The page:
We were lucky enough to be able to preview Disney California Adventure’s new offerings this weekend, and over the next few days we will be reporting on them extensively. However, while we sort through our terabytes of photographs and pare our comments down to a few thousand words, we want to take a moment to get something off our chest. Yes, Cars Land had quite a bit to offer, but it also — sad to say — had a few rather enormous problems.
So, without further ado, here is our list of the nine worst problems with DCA’s new Cars Land:
1. Obscure references. Let’s start off with a minor one. Upon entering Cars Land, we walked past the glorious landscape of the Piston Springs outback. Along the way, we saw signs like these:
What are those, you might well ask? They are a humorous reference to the old Burma Shave signs that were placed along the side of the road to greet travelers of olden days — covered wagons, the Lone Ranger, folks like that. What kid today is going to get a Burma Shave joke? Heck, what kid’s parent is going to get it?
2. The music. Now we get into the big stuff. Music is playing all through Cars Land, but even though every little detail of this land was carefully thought out, apparently nobody thought to check to make sure that the music makes sense in the context of a land that represents a world run by sentient cars. For example, why would there be a song about a “truck driving man” when trucks can drive themselves? And think about the woman singing about saving up her money to buy a car — in the world of Cars, wouldn’t buying a car be akin to slavery? What is this, Pirates of the Caribbean?
3. Speed limit. If the sign is to be believed, the speed limit in Piston Springs is 25 miles per hour. Now look at this photo:
See Lightning McQueen in the background there? Well, he’s not going anything close to 25 MPH. Why wouldn’t a sports car like McQueen be pushing the speed limit at all times? It just ruins the illusion of immersion.
4. Price gouging. If you buy a bottle of water from a cast member who is walking around selling drinks, it costs $3. However, if you stand in line at a snack or beverage stand and buy that same bottle of water, it costs $3.01. Why? Because after you’ve stood in line, they know they’ve got you. You’re not going to refuse to pay that penny after spending so much time waiting to make your purchase. That’s corporate greed right there, is what that is.
5. Inverted signage. Standing in the town’s main intersection, you can see a “Route 66” sign like this:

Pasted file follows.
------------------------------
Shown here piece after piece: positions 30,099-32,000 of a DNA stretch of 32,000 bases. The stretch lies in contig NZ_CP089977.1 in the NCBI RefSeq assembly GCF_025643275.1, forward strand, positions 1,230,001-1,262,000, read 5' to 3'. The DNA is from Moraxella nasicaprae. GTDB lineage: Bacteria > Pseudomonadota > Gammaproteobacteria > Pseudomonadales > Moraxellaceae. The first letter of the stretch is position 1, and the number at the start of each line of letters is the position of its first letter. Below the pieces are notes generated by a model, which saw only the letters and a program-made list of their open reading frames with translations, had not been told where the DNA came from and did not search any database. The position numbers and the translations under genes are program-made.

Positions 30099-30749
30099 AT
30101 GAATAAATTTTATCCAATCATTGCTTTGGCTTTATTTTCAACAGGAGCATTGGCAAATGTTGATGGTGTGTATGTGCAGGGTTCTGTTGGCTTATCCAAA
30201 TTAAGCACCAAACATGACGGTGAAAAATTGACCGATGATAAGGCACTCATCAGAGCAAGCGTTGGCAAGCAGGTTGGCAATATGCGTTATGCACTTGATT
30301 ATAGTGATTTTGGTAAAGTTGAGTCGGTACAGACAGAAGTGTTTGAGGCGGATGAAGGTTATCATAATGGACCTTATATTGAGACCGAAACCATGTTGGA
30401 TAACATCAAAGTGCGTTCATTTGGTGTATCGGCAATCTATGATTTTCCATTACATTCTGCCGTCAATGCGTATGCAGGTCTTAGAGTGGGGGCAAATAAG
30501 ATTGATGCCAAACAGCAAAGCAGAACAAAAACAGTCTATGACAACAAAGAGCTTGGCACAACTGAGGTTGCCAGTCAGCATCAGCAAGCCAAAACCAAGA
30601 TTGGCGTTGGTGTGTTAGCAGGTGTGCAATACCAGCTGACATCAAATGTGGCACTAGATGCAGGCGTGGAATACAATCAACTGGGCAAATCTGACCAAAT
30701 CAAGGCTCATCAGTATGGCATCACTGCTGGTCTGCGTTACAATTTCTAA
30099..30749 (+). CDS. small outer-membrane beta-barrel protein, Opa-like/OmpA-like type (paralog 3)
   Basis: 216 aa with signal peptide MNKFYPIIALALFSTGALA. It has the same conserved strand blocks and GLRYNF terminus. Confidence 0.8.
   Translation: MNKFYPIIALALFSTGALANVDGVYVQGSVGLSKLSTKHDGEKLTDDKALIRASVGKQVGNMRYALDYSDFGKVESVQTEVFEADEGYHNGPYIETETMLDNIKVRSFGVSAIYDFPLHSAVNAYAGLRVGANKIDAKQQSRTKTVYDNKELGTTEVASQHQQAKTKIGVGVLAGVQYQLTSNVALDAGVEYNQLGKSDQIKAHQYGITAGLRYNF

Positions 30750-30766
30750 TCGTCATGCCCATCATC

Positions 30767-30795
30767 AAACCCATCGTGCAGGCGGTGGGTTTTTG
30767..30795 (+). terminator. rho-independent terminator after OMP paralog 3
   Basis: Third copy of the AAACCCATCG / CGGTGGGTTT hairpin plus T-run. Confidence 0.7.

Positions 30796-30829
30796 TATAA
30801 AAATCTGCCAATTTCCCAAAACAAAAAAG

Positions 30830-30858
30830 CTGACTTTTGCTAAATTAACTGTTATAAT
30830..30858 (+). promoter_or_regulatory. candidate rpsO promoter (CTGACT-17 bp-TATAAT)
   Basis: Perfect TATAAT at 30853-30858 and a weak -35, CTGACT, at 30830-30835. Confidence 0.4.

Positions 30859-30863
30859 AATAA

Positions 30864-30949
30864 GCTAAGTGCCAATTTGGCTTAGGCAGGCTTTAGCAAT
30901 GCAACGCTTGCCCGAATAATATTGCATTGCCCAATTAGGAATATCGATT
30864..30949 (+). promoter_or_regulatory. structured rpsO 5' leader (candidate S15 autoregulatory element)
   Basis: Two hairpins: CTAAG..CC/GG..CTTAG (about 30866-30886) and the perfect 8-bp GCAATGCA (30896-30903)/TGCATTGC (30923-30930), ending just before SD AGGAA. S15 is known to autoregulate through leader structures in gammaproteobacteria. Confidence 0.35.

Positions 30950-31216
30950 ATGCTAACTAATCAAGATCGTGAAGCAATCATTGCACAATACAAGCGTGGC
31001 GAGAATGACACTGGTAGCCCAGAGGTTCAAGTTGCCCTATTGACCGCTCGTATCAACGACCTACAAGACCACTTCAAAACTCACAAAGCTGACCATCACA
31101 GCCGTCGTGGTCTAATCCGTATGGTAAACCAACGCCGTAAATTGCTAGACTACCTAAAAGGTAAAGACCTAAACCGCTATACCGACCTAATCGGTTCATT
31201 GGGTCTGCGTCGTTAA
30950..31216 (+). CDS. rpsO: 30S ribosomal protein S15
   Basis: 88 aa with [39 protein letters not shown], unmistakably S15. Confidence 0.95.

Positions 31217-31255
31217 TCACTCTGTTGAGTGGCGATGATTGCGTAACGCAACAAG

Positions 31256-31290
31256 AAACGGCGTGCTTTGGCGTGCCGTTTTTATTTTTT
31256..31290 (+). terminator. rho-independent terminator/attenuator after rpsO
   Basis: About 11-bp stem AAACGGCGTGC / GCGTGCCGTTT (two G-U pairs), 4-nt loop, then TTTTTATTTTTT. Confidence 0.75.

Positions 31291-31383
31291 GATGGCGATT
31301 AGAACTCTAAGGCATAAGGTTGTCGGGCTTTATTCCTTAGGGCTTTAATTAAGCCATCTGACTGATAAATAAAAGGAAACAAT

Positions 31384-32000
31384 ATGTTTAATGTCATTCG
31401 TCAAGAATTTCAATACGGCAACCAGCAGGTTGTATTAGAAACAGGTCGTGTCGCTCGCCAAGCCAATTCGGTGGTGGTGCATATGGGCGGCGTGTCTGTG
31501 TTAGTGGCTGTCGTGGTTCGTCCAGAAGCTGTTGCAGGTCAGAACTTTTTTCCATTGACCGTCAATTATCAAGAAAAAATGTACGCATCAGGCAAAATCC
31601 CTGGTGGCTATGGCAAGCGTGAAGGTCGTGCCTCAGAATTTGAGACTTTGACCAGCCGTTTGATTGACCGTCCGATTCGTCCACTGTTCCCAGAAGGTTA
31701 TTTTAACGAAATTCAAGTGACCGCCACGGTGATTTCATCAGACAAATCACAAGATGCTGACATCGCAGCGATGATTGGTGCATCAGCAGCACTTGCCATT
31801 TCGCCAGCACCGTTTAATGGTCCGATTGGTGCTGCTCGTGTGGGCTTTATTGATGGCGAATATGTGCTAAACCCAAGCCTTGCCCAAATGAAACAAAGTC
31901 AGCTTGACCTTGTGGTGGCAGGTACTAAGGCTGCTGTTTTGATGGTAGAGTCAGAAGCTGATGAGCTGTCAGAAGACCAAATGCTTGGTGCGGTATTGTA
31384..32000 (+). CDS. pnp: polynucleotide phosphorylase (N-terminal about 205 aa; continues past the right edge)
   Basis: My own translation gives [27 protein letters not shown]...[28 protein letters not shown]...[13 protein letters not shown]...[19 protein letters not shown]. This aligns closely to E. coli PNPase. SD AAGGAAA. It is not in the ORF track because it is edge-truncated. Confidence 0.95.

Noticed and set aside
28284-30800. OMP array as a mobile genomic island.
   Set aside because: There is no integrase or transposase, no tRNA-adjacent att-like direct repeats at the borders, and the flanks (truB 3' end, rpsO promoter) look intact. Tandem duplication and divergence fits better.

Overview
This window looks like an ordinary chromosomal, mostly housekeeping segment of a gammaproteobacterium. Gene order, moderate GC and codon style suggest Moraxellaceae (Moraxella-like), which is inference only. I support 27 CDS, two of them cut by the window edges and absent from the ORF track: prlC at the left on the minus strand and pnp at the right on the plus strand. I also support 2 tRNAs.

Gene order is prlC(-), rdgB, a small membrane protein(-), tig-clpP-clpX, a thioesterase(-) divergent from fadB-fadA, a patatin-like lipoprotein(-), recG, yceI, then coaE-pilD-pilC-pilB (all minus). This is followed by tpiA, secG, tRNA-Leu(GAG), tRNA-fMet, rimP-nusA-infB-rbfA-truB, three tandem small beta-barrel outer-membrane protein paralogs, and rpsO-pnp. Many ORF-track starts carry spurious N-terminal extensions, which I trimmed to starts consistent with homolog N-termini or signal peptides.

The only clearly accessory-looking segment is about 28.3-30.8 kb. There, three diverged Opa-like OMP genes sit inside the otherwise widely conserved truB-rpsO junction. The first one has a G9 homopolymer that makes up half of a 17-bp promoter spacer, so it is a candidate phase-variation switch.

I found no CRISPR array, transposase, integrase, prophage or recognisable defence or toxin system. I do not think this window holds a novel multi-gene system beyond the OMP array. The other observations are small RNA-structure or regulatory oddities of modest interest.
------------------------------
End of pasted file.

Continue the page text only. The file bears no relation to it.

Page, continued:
…painted on the ground to the north of you and to the south of you. Both of them are, as you can see in the photo, upside down.
6. Rule Breaking. Piston Springs Racers is an incredible attraction and we enjoyed it very much. single rider line What we did not enjoy was the lax enforcement of attraction rules and policies. In particular, we conducted an informal survey and discovered that more than 25% of the people in the single-rider line were, in fact, not single at all, but married.
7. Atmosphere. This is another relatievely minor point, but we found it difficult to immerse ourselves in Cars Land was it was so full of humans.
8. Traffic control. The stoplight at the center of town was permanently blinking amber, causing confusion and traffic snarls.
9. Luigi’s. The biggest batch of problems we found was with the queue for Luigi’s Flying Tires. First and foremost, at the beginning of the queue there are many posters showing Luigi’s obvious preference for Ferraris. Since there are no manufactured vehicles in the Cars universe, cars must be born Ferraris, so in context Luigi’s not expressing brand preference, he’s being racist. This is just not appropriate for a family park.
Moving into Luigi’s showroom, we found many, many problems with the tires on display. For example, we looked closely at the rows of tires:
Looks fine, right? Well, look closer. Here’s a Lightyear brand tire:
…and a Linguini:
…and a Cannelloni:
…and a Lasagna:
…and an Antipasti:
Notice something peculiar? That’s right! Even though these are all supposed to be different brands of tire, they all have the same tread pattern! It’s completely ridiculous, and thoroughly ruined the illusion for us. Also, none of the tires seem thick enough to be steel belted radials, even though they are advertised as such.
But the final icing on the bitter cake came in the showcase of awards and mementos where we found this little gem:
That’s right, it’s a cute little reference to John Lasseter, but they spelled his name wrong!!! Oh the shame, the shame of it all!!!
Okay, that’s all we’ve got. Thanks for letting us get it off of our chest. We promise that all future posts about the new stuff at DCA will be much more positive and less likely to spawn flame wars in our comments section.